Meanwhile, ethnic Balochs aren’t too happy with the situation; from a 2003 article, UNREST IN BALOCHISTAN:

. . . the Gwadar project does not seem to be transforming Baloch lives for the better     . . . Balochistan’s Sui gas reserves, for instance, meet 38% of Pakistan’s energy needs, but only 6% of Balochistan’s 6 million people have access to it, and the royalties Balochistan receives for its gas are very low, especially when compared with what other provinces receive. (snip)

There is concern, too, that the Gwadar project would leave Balochis a minority in their homeland. As the Baloch leader, the Khan of Kalat, pointed out in an interview to the Pakistani daily Dawn, the entire project would need at least a million people, and with Gwadar being a town of 60,000, people from “Karachi, mostly Urdu-speaking”, would be brought in.

Not surprisingly, then, the Gwadar project has been repeatedly targeted by Baloch insurgent groups such as the Baloch Liberation Army (BLA), the Baloch Liberation Front and the Baloch People’s Liberation Army. Insurgents have struck repeatedly with bombs and rocket attacks. (snip)

In total, according to official data, there were 187 bomb blasts, 275 rocket attacks, eight attacks on gas pipelines, 36 attacks on electricity-transmission lines and 19 explosions on railway lines in 2005. At least 182 civilians and 26 security force personnel died in the province during 2005.

An interesting aspect about Baloch nationalist insurgents, who are by and large secular, and the religious militants is that while both view China as an enemy, their opposition to Chinese involvement in the Gwadar project differs. Tarique Niazi, a specialist on resource-based conflict, said: “Baloch nationalists, for instance, are opposed to the Chinese government for advancing its strategic goals at the expense of their freedom and autonomy. But several religiously inspired groups are opposed to the Chinese government for its putative persecution of the Uighur Muslim minority in the autonomous region of Xinjiang.”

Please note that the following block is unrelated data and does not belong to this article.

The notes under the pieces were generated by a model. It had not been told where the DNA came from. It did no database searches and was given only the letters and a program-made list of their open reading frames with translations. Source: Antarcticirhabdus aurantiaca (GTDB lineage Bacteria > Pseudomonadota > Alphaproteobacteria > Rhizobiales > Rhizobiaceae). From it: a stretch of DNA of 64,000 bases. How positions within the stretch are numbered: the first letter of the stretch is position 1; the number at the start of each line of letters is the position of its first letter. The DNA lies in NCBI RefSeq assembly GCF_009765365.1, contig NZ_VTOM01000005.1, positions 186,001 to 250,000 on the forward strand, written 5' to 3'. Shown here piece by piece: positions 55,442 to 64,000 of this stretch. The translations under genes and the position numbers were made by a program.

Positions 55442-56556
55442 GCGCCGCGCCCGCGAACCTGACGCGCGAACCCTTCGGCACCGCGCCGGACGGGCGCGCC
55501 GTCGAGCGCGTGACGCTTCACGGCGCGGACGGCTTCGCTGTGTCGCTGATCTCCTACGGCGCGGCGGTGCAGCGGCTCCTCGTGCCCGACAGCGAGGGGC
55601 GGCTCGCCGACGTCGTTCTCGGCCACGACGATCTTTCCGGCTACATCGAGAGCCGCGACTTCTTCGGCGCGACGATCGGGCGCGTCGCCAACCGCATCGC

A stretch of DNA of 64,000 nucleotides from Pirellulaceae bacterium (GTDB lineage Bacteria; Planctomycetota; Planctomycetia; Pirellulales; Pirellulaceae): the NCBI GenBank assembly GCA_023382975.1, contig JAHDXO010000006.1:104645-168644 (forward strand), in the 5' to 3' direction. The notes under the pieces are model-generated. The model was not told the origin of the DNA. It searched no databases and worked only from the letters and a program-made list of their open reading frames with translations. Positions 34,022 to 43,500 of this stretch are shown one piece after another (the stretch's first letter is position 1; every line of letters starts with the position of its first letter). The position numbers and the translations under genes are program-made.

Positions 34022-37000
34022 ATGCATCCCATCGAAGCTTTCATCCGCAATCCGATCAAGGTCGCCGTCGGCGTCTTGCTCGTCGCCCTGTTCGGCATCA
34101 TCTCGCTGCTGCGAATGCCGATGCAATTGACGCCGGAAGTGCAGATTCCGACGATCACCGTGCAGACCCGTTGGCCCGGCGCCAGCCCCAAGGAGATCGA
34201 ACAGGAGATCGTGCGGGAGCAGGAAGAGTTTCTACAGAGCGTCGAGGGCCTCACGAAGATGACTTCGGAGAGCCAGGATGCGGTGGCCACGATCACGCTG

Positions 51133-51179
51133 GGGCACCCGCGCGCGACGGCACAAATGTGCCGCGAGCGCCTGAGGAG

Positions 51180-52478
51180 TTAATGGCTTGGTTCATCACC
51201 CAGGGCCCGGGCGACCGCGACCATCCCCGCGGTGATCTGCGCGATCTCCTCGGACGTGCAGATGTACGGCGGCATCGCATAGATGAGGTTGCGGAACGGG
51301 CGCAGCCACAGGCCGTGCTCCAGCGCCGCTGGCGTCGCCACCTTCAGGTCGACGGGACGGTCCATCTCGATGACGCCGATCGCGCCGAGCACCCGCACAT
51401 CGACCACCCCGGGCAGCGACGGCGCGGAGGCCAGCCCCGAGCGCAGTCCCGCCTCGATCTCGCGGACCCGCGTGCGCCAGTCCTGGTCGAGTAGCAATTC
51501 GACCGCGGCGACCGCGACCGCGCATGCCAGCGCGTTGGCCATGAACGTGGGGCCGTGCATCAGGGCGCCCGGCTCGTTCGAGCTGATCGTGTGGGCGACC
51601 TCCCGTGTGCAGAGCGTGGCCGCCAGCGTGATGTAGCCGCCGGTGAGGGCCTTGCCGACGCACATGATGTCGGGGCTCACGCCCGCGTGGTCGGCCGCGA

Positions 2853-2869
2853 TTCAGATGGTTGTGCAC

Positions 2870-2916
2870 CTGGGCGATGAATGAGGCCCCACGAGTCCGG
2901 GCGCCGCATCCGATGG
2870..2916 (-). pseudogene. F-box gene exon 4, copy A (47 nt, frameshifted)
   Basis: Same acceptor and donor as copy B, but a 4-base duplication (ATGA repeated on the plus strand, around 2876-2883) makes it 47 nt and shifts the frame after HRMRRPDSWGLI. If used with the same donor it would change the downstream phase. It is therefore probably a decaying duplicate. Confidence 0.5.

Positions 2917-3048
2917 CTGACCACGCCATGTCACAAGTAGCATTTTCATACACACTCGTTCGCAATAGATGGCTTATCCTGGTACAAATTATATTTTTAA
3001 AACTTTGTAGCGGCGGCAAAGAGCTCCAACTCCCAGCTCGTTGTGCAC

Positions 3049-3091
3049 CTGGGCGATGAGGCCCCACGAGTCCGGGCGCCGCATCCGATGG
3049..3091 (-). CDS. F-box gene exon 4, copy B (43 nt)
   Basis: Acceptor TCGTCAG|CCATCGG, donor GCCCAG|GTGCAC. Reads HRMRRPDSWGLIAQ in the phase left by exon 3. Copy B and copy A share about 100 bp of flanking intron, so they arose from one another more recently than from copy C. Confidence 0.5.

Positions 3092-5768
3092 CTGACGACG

Government instigated ethnic population upheavals aren’t helping matters any:

Another subsequent cause for anger is the large-scale influx of Pashtuns from the North-West Frontier Province (NWFP) of Pakistan and Afghanistan, officially encouraged by the Army, and re-settlement of Punjabi ex-servicemen  in order to reduce the Balochs to a minority in their homeland. (snip)

The construction of the Gwadar Port and the Mekran coastal highway has been expedited by the Army  in order to complete the projects one year ahead of schedule.  These projects have resulted in the displacement of  thousands of Balochs from their ancestral land and the forcible acquisition of their land by the Government without paying them adequate compensation and without giving them suitable land in return.  Moreover, fearing Indian attempts to sabotage the projects, the Government has forcibly removed  the  Hindus and many of the Balochs, whose loyalty was suspected, from the area, which has been declared a sensitive defence zone.

While the Hindus have been forced to migrate to Sindh, the Balochs, who are suspected of being sympathetic to India, have been removed far away from the site of the port.  A large number of Punjabi and Pashtun ex-servicemen, whose loyalty to Islamabad is beyond doubt, have been re-settled in the Mekran coastal area to work in these projects. (snip)

“Allegations that the military authorities have bought most of the prime land at throw-away prices are rife.  According to local officials, over 80 per cent of the plots in the Gwadar Singhar Housing Scheme have been arbitrarily allotted to outsiders, many of them senior army and civilian officials. (snip)

The Gwadar Port Authority (GPA), for instance, is run by a retired Admiral based in Karachi. The city’s Master Plan, prepared by the National Engineering Service of Pakistan (NESPAK), is another no-go area for the local authorities.  Even provincial authorities were virtually bypassed in its formulation.

“The controversial plan betrays NESPAK’s complete disregard for local sensitivities or socio-economic conditions. For one, locals fear that the under-estimation of the present and future population may lead to their conversion into a minority in the future.  The plan envisages the relocation of a large chunk of the old city’s population, but without any concrete, stated resettlement plan, lending credence to public fears of mass dislocation. (snip)

Faced with the growing resentment of the Balochs, Gen. Pervez Musharraf sacked Lt.Gen.(Retd) Abdul Qadir, a son of the soil, whom he had appointed as the Governor of Balochistan only a few months earlier after he had retired as the Corps Commander, Quetta, due to suspicion that his sympathies were with the nationalists and appointed Owais Ahmad Ghani, a Pashtun from the adjoining NWFP, as  Balochistan’s 19th Governor.